Dutch payments group Adyen has reported a 70 per cent jump in transactions in 2021, boosted by the shift to digital accelerated by the coronavirus pandemic.
Adyen acts as a middleman between other payment companies and merchants including Uber, LinkedIn, Spotify and Microsoft. Its share price rose 10 per cent on Wednesday after strong full-year results.
Full-year net revenue rose 46 per cent year on year to €1bn in 2021, while the volume of sales transactions processed increased 70 per cent to €516bn. The pace quickened slightly in the second half of the year, Adyen said, with revenues up 47 per cent on a 72 per increase in volumes.
Adyen acknowledged that its take rate on transactions was declining — a “natural consequence” of growth and a change in customer mix. Earnings before interest, tax, depreciation and amortisation increased by 57 per cent in 2021 to €630mn; net income rose 80 per cent to €470mn.
“There have been tailwinds in ecommerce due to Covid, speeding up trends already happening there,” said chief executive and co-founder Pieter van der Does. “But the strategy that we have is not just to be an online player — and you’ll see point of sale [in-store purchasing] grow very quickly.”
The company, founded in 2006, was listed on Amsterdam’s Euronext exchange in 2018 with a market value of more than €13bn at debut. It has a current valuation of more than €50bn.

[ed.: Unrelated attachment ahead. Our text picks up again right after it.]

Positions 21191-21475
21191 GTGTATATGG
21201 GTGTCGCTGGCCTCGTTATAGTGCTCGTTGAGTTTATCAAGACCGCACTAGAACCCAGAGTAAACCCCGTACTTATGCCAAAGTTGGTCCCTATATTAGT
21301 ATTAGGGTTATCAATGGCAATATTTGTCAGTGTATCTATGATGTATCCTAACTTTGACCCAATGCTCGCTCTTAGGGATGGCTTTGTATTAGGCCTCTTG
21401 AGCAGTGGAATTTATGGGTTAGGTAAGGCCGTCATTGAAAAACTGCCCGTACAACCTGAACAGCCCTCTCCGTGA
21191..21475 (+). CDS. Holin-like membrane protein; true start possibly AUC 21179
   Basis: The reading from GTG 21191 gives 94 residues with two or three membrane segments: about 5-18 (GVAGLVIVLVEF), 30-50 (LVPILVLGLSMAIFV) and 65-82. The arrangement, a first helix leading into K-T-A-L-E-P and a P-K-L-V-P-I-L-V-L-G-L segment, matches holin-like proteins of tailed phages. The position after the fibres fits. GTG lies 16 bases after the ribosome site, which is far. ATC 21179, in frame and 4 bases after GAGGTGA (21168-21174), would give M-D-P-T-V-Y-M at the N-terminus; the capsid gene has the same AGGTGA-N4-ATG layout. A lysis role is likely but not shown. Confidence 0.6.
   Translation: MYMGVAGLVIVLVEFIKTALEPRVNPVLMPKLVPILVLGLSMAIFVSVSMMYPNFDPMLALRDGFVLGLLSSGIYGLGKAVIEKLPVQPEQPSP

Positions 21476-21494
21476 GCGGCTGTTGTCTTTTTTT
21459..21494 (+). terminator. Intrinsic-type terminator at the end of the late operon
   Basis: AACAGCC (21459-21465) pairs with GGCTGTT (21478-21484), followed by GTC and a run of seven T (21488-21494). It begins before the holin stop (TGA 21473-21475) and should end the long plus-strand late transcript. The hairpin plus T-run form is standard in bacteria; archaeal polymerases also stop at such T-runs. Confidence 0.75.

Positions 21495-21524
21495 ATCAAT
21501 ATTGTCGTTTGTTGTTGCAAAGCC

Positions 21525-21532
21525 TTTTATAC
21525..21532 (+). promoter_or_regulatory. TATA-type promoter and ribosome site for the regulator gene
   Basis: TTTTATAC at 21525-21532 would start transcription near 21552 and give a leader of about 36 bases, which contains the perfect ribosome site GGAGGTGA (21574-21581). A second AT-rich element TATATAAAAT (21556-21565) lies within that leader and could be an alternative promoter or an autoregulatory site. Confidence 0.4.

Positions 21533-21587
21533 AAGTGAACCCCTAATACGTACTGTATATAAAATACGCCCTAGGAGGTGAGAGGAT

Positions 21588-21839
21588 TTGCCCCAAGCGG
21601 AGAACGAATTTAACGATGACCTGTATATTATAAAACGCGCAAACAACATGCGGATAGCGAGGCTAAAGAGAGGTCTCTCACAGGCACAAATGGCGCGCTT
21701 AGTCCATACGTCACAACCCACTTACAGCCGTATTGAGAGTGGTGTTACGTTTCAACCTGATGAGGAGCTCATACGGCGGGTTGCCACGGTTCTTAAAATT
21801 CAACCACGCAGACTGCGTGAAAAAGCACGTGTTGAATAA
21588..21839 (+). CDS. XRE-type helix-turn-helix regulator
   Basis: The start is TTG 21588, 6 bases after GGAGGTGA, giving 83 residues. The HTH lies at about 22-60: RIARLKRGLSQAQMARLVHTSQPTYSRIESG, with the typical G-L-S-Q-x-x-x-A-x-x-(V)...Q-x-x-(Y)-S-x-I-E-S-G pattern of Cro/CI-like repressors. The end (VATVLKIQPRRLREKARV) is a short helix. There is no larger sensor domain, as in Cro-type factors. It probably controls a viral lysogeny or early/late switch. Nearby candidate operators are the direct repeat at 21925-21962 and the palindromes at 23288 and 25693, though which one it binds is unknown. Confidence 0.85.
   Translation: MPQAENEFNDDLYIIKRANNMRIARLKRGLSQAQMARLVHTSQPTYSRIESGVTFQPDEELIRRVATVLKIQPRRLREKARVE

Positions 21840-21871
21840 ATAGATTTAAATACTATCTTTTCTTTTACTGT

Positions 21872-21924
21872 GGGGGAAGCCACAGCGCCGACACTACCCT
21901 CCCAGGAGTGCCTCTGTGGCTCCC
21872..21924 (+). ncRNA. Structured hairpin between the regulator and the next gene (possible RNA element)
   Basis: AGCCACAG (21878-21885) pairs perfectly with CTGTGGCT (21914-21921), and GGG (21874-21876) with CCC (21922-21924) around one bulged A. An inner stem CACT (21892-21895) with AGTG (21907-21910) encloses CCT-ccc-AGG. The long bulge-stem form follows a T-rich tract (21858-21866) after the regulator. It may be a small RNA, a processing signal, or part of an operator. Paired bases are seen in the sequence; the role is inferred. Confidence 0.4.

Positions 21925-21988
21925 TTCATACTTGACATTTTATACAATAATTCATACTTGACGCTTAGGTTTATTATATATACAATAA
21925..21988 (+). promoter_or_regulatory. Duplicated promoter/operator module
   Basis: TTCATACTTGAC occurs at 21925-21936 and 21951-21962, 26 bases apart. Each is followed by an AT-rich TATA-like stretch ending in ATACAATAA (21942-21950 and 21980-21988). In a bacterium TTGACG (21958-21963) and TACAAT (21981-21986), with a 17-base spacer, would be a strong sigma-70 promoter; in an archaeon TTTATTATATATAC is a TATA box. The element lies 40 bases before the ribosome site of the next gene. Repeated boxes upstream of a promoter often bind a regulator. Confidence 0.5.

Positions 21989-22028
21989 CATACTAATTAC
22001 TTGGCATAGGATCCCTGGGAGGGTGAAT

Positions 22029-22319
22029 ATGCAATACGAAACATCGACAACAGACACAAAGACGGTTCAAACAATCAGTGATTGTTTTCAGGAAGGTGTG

Van der Does said that Covid-19 had affected sectors which had previously resisted moving to digital payments. “Products like luxury goods, which didn’t feel online was that relevant, suddenly had to bring plans forward when stores closed.”
Ingo Uytdehaage, Adyen’s chief financial officer, said that changes were also reflected in store. The use of cash diminished as contactless and mobile payments replaced them, even in countries such as Germany which have traditionally been more resistant to this shift.
Van der Does said that he was not concerned by competition in the sector from San Francisco-based Stripe or the UK’s Checkout.com, which have secured private valuations of $95bn and $40bn respectively.
“There is still a lot of market share to grab, it is quite logical that multiple companies will emerge” he said, although he conceded of Stripe that “there are some merchants they have we’d like to have”.
Adyen was continuously adding new methods of payment such as mobile payments and buy-now-pay-later, which offers short-term interest free credit, said Van der Does, although he said that implementing cryptocurrencies for payments was “not on the agenda”.
Adyen’s team expanded by more than 400 employees to 2,181 in 2021, with new tech hubs opening in Chicago and Madrid.
While Adyen’s stock price remains well above its debut price, it has weakened in the past few months, down more than 30 per cent from its peak in November.
“We are building a long-term outlook,” said Van der Does. “We invested in point of sale technology in 2013, now in 2022 I’m talking about what a good move it was. This is the timeframe it takes.”
He also pointed to broader weakness across the tech sector. Shares in fellow payments firm PayPal have fallen 58 per cent in 12 months.